Personal financial liquidity is a relative concept: some liquid assets are more liquid than others. Certificates of deposit (CDs), for example, may be more difficult to convert to cash because you usually have to pay an early withdrawal penalty if you withdraw money from the account before the maturity date. At the other end of the spectrum, a checking account is highly liquid because you can access cash very easily. Regardless of how you handle this part of your portfolio, here are three things to think about:
Unexpected expenses are part of life. Doctor bills, car repairs, insurance deductibles—these are all potential debt problems if you don't have an emergency fund. Having the equivalent of 3 to 6 months' living expenses in a separate account, away from your other funds but still easy to get to, may help you avoid the problem of relying on high-interest rate credit card debt when unexpected expenses come up.
Cash is king—no matter what's going on in the economy. You often can negotiate for a better price on many goods and services when you offer to pay in cash. It doesn't have to be a knock-down, drag-out negotiation, either. You'd be surprised at how many times you'll hear "yes" simply by asking, "Is there a cash discount?"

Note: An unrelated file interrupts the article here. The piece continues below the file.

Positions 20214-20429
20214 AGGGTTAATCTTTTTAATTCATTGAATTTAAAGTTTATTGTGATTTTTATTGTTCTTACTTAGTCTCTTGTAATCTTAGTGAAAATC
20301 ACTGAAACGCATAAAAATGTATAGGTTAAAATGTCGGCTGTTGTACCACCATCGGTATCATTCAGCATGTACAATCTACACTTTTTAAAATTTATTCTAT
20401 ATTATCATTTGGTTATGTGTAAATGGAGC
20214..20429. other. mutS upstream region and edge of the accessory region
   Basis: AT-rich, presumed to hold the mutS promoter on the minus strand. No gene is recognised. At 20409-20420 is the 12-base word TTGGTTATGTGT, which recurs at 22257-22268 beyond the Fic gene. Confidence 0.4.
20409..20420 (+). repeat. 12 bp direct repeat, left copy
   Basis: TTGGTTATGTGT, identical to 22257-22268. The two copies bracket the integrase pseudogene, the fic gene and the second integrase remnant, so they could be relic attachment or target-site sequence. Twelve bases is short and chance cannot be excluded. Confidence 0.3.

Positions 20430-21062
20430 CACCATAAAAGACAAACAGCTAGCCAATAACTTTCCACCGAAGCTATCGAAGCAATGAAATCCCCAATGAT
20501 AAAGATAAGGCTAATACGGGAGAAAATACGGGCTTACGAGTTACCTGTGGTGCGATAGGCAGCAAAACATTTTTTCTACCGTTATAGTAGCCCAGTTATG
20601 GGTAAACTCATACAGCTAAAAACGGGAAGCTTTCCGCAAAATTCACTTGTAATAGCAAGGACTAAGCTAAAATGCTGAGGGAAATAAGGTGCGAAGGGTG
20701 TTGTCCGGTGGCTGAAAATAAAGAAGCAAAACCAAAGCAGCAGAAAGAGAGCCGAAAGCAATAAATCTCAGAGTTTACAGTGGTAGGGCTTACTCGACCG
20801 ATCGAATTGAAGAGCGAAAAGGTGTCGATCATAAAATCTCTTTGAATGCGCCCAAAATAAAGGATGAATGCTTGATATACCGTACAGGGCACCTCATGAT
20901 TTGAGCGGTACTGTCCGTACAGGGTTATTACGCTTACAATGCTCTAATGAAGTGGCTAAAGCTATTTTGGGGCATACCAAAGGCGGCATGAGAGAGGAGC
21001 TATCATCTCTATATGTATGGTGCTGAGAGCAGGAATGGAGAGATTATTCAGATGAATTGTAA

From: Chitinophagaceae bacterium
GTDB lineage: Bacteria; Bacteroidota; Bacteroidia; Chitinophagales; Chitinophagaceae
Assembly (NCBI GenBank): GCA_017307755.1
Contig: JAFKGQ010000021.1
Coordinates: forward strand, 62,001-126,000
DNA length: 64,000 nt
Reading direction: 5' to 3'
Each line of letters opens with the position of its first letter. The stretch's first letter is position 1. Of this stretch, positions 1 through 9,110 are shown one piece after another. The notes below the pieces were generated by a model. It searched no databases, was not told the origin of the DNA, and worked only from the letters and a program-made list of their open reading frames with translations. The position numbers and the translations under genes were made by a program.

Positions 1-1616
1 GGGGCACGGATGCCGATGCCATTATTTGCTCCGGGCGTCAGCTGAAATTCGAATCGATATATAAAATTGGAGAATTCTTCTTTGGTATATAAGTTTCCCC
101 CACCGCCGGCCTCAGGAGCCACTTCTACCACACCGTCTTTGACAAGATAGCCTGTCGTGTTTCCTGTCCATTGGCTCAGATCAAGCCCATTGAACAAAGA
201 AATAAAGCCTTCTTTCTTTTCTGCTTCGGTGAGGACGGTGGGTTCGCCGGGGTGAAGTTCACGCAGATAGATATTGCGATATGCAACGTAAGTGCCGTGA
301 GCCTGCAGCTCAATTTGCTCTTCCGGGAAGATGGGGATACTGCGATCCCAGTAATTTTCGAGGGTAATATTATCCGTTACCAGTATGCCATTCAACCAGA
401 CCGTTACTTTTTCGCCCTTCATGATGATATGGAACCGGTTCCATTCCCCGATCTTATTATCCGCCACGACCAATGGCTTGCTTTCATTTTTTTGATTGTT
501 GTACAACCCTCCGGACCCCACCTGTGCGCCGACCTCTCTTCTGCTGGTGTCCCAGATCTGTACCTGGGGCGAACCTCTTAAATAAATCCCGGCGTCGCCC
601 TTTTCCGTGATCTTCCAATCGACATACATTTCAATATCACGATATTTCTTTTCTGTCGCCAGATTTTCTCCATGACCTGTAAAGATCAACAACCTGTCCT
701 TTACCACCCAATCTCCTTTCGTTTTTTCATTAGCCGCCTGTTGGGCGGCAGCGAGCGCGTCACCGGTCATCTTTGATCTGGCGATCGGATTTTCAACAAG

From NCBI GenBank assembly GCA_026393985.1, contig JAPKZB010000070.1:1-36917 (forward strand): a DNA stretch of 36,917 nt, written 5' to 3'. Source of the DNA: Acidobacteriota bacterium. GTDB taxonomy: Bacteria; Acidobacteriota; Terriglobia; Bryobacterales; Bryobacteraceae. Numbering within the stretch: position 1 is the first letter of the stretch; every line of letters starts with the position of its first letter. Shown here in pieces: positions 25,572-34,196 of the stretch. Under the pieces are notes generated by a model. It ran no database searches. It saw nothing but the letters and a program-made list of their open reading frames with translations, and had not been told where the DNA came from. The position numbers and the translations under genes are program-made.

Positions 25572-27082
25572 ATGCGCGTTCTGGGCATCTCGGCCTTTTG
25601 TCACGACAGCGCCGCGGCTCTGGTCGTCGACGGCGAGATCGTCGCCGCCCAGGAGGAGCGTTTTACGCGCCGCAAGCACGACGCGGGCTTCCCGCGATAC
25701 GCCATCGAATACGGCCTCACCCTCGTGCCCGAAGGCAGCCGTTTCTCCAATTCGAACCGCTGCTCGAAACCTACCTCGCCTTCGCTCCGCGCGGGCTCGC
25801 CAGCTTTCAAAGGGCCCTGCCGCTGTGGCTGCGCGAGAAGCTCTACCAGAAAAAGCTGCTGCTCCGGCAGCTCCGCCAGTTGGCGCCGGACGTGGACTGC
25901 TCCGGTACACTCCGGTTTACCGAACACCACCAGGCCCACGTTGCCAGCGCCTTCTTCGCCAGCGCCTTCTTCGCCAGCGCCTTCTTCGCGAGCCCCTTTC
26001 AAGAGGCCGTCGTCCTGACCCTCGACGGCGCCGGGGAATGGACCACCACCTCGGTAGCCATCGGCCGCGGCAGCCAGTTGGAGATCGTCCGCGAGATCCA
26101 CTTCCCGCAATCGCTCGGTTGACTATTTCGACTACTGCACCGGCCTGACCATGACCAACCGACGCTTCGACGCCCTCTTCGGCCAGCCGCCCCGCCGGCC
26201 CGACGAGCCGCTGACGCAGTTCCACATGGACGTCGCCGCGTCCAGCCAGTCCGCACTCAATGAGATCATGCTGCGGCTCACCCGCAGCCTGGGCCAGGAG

Accessible cash gives you the opportunity to make the most of market opportunities when timing is important. With an optimal mix of liquid assets, you may be able to more quickly invest in undervalued investments as well as take advantage of favorable CD interest rates.
Ally Bank has a number of ways to help you make the most of the power of cash. From our convenient Interest Checking Account and competitive Online Savings Account to a flexible Money Market Account and several types of CDs, we're committed to doing right by you and your money. Learn more by visiting Allybank.com or call live, 24/7 customer care at 877-247-ALLY (2559) today.
Ally Bank, Member FDIC